Presidential Art in the Landscape – and Beyond

By Mary and Hugh Williamson

Throughout history, many nations’ leaders have affected our culture: art, architecture, fashion and even landscape trends. We are always drawn to those in power, and the populace tends to embrace glamorous aspects of their lives and personal styles.  Nowhere has it ever been more evident than in the care and direction given to the White House, the gardens and grounds.

Newly-elected President Donald J. Trump has said that he will leave the White House as it is.  However, history tells us that every president leaves the mark of tenure in office, and it is expected that this new administration will, as well.  This incredible White House evolution, as well as the impact of our American leaders upon culture is an interesting study.

Our Beginnings
Looking at the American Executive Mansion landscape evolution, we can begin with George Washington.  Although he never lived in the White House, The Father of Our Country had the foresight to purchase the land now known as the South Lawn from a tobacco farmer, and the land now known as the North Lawn from a local as well.  It was genius, as so much of what he did now is recognized to be. Presidential Residence’s first occupant, John Adams ordered the planting of the first White House garden, based on prescient Thomas Jefferson’s vision, but omitting Washington’s dreamed-of botanical garden.

1860 The south grounds, showing the first greenhouse, built on the west terrace in 1857. Historical Society of Washington, D.C.

And Changes
When our third president Thomas Jefferson took up residence, he redesigned the property with an impressive fan of groves trees and flower gardens. Little of what he designed remains, including his arc of triumph and accompanying willow trees.  His successors, however, helped to continue his dream of trees and flowers as a part of the experience.

President Hayes further continued the concept and used the grounds to plant commemorative trees to honor anniversaries and visitors.  There are now almost 40 trees that serve to mark important happenings in our nation’s capital.  The tradition of Presidents planting trees at the White House continued; George W. Bush planted a Cut Leaf Silver Maple in 2001. George H. W. Bush planted a Little Leaf Linden, assisted by Queen Elizabeth II in 1991.

The Colonial Garden of Theodore Roosevelt’s First Lady Edith and other whims of First Families have come and gone.  Some remain, such as the Rose Garden.  The Rose Garden, originally conceived by the first wife of Woodrow Wilson replaced the Colonial Garden, and has itself been reimagined numerous times.  Redesigned in the Kennedy administration years, it still serves as a well-recognized venue for our nation’s ceremonies.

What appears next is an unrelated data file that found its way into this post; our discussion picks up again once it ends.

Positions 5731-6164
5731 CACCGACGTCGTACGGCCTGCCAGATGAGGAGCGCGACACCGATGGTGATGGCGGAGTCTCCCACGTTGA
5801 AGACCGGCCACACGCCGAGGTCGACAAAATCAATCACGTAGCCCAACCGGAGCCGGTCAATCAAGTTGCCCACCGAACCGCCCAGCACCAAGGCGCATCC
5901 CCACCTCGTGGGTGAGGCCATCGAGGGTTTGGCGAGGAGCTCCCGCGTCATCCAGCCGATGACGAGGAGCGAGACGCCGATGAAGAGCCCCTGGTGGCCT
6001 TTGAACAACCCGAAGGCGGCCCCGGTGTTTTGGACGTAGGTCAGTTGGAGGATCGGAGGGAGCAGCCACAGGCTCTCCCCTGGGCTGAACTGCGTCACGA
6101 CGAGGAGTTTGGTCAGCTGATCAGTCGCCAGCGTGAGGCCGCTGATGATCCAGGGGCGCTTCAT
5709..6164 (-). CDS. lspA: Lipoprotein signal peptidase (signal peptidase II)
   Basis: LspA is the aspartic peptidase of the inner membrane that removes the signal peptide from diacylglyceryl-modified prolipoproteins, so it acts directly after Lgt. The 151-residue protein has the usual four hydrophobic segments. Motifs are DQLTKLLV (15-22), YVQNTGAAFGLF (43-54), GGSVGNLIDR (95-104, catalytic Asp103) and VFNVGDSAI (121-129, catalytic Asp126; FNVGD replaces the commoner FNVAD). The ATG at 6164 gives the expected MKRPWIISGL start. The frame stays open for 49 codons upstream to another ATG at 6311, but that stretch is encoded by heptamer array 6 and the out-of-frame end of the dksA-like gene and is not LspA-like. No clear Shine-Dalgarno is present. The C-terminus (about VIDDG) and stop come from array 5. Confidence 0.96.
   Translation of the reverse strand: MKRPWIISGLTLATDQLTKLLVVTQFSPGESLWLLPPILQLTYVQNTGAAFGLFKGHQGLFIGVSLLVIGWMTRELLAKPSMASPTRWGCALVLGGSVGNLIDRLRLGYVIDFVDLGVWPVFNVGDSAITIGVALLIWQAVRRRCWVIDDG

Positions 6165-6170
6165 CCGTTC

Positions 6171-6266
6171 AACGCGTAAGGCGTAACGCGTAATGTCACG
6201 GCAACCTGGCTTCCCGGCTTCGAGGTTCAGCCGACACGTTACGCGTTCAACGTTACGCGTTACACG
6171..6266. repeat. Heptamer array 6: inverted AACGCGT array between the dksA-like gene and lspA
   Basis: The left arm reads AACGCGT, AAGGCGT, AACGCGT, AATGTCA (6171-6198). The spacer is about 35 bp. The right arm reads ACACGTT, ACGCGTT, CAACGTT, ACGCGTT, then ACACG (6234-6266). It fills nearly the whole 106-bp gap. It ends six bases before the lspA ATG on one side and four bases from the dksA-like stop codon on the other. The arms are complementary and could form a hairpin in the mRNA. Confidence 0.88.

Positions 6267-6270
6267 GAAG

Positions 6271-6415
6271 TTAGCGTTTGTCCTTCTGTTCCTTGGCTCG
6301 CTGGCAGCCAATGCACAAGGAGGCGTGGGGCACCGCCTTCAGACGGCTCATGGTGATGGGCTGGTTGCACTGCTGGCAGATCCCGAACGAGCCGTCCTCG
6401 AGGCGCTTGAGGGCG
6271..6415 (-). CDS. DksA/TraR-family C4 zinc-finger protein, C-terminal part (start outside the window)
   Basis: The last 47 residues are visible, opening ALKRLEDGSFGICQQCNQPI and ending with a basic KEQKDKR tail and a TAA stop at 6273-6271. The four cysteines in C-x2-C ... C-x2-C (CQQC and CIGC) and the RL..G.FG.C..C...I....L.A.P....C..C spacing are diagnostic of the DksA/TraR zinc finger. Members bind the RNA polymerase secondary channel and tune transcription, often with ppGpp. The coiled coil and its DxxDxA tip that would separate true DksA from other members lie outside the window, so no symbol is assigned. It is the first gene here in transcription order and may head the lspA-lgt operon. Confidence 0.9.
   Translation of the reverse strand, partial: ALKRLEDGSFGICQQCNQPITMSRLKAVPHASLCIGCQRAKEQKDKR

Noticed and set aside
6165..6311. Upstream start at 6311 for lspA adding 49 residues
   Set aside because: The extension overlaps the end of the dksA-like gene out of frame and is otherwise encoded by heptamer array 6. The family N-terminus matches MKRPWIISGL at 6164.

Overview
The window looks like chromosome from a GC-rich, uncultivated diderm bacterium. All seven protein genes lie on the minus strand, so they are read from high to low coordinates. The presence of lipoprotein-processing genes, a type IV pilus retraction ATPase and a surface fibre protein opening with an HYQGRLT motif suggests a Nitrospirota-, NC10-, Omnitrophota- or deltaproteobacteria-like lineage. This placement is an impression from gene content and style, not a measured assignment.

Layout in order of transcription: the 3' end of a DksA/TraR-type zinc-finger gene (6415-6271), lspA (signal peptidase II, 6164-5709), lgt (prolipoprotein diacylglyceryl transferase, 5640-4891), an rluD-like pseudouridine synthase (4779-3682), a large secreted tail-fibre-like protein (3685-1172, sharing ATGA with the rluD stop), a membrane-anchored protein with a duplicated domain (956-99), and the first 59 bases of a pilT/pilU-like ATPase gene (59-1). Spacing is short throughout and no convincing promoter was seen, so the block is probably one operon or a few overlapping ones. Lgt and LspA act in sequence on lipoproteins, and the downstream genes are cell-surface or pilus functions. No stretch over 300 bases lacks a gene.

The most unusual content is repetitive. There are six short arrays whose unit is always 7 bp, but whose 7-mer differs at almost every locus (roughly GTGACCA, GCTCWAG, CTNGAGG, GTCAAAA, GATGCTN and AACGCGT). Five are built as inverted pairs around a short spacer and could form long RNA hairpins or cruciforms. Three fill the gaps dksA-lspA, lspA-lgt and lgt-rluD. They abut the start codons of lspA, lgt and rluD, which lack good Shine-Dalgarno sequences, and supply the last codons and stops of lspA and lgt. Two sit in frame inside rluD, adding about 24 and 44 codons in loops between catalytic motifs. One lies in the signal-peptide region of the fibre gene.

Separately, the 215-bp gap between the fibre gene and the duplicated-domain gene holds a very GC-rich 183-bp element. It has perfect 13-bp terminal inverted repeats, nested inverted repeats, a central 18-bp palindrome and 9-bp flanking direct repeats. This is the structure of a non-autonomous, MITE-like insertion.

A Little More (Modern) History
Dwight Eisenhower certainly impacted the grounds of the Executive Residence, with his putting green that was installed in 1954, outside the Oval Office. His successor, JFK, embarrassed, it was said, about the green let it grow out.  It has since been reimagined!  President Clinton had the 1,500-square-foot green relocated to be even closer to the Oval Office.  Presidents Johnson, Nixon, Ford, Bushes 41 and 43 and Reagan have also been said to enjoy the feature! President Obama and Vice President Biden also appear in pictures taking a break from the West Wing.

Successors to the Kennedy’s “Camelot” magic may not have made such an impact on our culture.  More mundane design solutions seem to have been favored from some.  President Carter’s administrative style was a practical one.  The more formal Reagans restored tradition, and both Bush administrations extended it.

With what seems to be an attempt to be culturally and economically sensitive, the Obama administration has tended toward practical additions. Along with contemporary ceramic lamps, popular art and the relaxed furniture in the Oval Office, which replaced the traditional period pieces favored by most of his predecessors, we have seen the introduction of First Lady Michelle Obama’s White House Kitchen Garden.  This was conceived to encourage healthy eating by our youth.  It is possible that this garden was inspired by Eleanor Roosevelt’s down-to-earth Victory Garden, which was incentive for our wartime families to participate in our self-protection.

White House Kitchen Garden

Clearly a pattern of replacement and careful additions over these two centuries can be documented.  Presidents’ interests, favorite sports and sensibilities have directed the evolution of the grounds. With such precedents, it is difficult to imagine a President Trump, surveying the 18 acres surrounding the White House, and with the history of evolution would feel constrained to make changes. Combined with the Ellipse, the “President’s Park” encompasses over 52 acres, with 13 staff members likely expecting change.  Not exactly a blank canvas, but the possibilities certainly provoke thought from imaginative folks.  Melania Trump, with her elegant demeanor and particular style, may have some ideas for this treasure.

And Onward!
Therefore, it is likely that the Trump Administration, with the ubiquitous personal use of and appreciation for traditional Classical and European art forms returns us to an “Age of Elegance” in the People’s House.  And this may very well extend to the landscape and other design trends.  Who knows what will happen, and what “fashion” may emerge?  Maybe a re-creation of Thomas Jefferson’s arc of triumph? Given the Trump brand, we can likely expect glitz, glamour and a celebratory style in our great National Symbol.

For more information, see the White House Historical Association for many fascinating narratives.

Mary and Hugh Williamson live in Bluffton, SC, where interior designer Mary’s interior traditional style is in agreement with landscape architect Hugh’s formal walks, arboretum, trellises and courtyards.

Presidential Art in the Landscape – and Beyond